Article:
Kelli Williams

Assessing the Impact of Neighborhood Trees and Pre-Term Birth in Philadelphia, PA

Thumbnail of Poster PDF
Click to View


Photo of


K Williams1, MR Boland2

  1. Biomedical Graduate Studies, Graduate Group in Epidemiology and Biostatistics, Perelman School of Medicine, University of Pennsylvania
  2. Department of Biostatistics, Epidemiology, and Informatics, Perelman School of Medicine, University of Pennsylvania


Adverse maternal and fetal outcomes in the United States continue to climb, with one important outcome being preterm birth. We explore the effect of tree coverage within neighborhoods of Philadelphia and risk of pre-term birth. Preterm birth is defined as a baby being born before 37 weeks gestation. We created a Directed Acyclic Graph (DAG) for both individual and neighborhood factors important in our exposure (trees) and outcome (pre-term birth) processes. We focused on neighborhood-level analysis with data obtained from OpenTreeMap, OpenData Philly, and Penn Medicine’s Electronic Health Record. Trees were mapped per person per Census tract, which was then linked to Penn’s preterm birth data based on the proportion of preterm deliveries, and separately linked to public lead exposure data. We constructed a spatial regression model to explore the correlations using the R software language. Results showed that neighborhood-level risk factors that were significant in increasing the risk of pre-term birth were the proportion of the number of individuals per neighborhood identifying as Black (aOR=1.03, p-value<0.001), highest educational attainment of high school (aOR=1.06, p-value=0.001) and marginally significant were housing violations (aOR=0.99, p-value=0.09), and violent crime (aOR=1, p-value=0.09). While the number of trees was not significant in the adjusted model, we did find a correlation between lead(pb) exposure, the proportion of preterm birth and both the number of trees and number of trees per person. Future work should include tree species, assess the individual level contributors, and include neighborhood deprivation rather than individual neighborhood characteristic variables.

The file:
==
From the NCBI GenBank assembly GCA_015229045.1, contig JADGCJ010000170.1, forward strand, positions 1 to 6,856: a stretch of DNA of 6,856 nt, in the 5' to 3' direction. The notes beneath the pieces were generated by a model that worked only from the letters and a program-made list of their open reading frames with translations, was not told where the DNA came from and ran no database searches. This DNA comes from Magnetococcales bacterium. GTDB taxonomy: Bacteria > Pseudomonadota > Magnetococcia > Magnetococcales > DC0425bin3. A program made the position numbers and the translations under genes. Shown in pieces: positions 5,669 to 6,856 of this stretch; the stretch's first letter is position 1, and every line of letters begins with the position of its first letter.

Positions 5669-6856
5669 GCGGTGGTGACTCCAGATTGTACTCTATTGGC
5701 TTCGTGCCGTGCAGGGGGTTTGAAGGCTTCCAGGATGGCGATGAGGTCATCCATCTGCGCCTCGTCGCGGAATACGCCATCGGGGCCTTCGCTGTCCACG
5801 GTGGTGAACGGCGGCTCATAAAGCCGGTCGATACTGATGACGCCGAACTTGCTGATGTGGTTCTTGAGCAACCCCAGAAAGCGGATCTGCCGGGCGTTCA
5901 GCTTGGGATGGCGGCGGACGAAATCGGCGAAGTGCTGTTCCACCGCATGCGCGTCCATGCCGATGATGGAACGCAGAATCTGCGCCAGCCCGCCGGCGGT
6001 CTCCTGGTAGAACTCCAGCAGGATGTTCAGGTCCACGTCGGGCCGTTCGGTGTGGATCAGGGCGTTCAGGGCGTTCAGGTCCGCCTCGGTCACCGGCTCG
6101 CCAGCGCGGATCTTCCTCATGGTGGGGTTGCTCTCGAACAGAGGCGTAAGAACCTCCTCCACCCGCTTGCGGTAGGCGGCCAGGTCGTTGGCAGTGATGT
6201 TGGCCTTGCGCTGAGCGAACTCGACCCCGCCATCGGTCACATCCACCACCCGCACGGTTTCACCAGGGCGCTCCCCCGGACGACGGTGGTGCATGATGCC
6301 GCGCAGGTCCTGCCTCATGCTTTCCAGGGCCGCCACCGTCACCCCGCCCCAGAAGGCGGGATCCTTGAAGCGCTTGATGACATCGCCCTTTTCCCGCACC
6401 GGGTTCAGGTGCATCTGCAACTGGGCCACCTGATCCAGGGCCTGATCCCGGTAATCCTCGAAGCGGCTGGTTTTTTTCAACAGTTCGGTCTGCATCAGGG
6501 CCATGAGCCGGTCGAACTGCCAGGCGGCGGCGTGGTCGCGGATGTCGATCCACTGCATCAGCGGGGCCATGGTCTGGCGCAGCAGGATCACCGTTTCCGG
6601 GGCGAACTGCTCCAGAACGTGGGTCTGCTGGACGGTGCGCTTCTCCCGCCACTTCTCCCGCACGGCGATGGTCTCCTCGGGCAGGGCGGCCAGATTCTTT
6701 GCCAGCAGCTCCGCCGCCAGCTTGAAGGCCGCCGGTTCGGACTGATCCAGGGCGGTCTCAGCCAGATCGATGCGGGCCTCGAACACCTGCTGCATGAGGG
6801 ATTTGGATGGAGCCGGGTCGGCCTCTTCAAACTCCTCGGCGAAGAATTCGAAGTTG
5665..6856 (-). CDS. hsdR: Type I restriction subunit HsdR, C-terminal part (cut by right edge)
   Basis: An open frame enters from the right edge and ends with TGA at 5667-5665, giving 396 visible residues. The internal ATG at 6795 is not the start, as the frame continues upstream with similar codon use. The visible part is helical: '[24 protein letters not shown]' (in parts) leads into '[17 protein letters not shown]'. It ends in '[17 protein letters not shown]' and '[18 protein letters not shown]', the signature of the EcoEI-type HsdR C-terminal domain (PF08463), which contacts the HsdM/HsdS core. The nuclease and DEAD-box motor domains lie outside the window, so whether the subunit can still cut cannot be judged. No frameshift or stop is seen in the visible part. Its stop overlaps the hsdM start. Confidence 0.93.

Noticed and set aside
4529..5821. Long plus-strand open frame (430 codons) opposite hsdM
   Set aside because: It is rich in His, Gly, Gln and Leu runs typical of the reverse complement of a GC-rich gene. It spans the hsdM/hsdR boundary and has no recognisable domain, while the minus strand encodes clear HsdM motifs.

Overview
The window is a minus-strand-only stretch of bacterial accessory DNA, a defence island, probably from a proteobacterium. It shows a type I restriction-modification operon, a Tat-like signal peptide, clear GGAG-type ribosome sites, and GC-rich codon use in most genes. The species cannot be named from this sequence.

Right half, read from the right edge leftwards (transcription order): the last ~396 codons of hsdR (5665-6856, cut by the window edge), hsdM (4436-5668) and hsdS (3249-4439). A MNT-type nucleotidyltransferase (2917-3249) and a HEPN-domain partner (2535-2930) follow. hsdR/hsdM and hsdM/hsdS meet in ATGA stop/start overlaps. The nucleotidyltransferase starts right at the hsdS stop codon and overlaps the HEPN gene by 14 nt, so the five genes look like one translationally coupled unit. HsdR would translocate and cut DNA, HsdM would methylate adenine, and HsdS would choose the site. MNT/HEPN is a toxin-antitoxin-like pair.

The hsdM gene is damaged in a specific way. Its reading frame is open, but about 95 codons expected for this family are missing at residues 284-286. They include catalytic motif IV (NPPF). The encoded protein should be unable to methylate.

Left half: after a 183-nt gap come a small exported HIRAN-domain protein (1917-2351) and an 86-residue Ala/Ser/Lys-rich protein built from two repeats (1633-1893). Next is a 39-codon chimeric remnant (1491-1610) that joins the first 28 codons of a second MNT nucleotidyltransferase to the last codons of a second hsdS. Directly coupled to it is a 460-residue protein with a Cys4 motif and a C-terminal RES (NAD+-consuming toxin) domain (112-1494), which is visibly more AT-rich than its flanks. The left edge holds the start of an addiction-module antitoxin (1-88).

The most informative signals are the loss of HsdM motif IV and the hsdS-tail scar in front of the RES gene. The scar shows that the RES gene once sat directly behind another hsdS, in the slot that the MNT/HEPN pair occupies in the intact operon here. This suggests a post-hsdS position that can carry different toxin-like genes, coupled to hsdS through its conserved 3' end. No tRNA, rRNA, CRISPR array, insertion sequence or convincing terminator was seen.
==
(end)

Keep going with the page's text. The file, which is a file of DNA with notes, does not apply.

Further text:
maternal outcomes, fetal outcomes, preterm birth, trees, lead


Really interesting work! The trend towards a reduction in risk of preterm birth in areas with more trees makes me think of the study by Nguemeni Tiako et al. finding that greater residential tree canopy coverage reduced the stress perceived by pregnant people with a history of depression and anxiety:

Thanks so much for your comment! I actually used this article in the literature review phase...definitely an interesting finding!

About Us

To understand health and disease today, we need new thinking and novel science —the kind  we create when multiple disciplines work together from the ground up. That is why this department has put forward a bold vision in population-health science: a single academic home for biostatistics, epidemiology and informatics. 

© 2023 Trustees of the University of Pennsylvania. All rights reserved.. | Disclaimer

Follow Us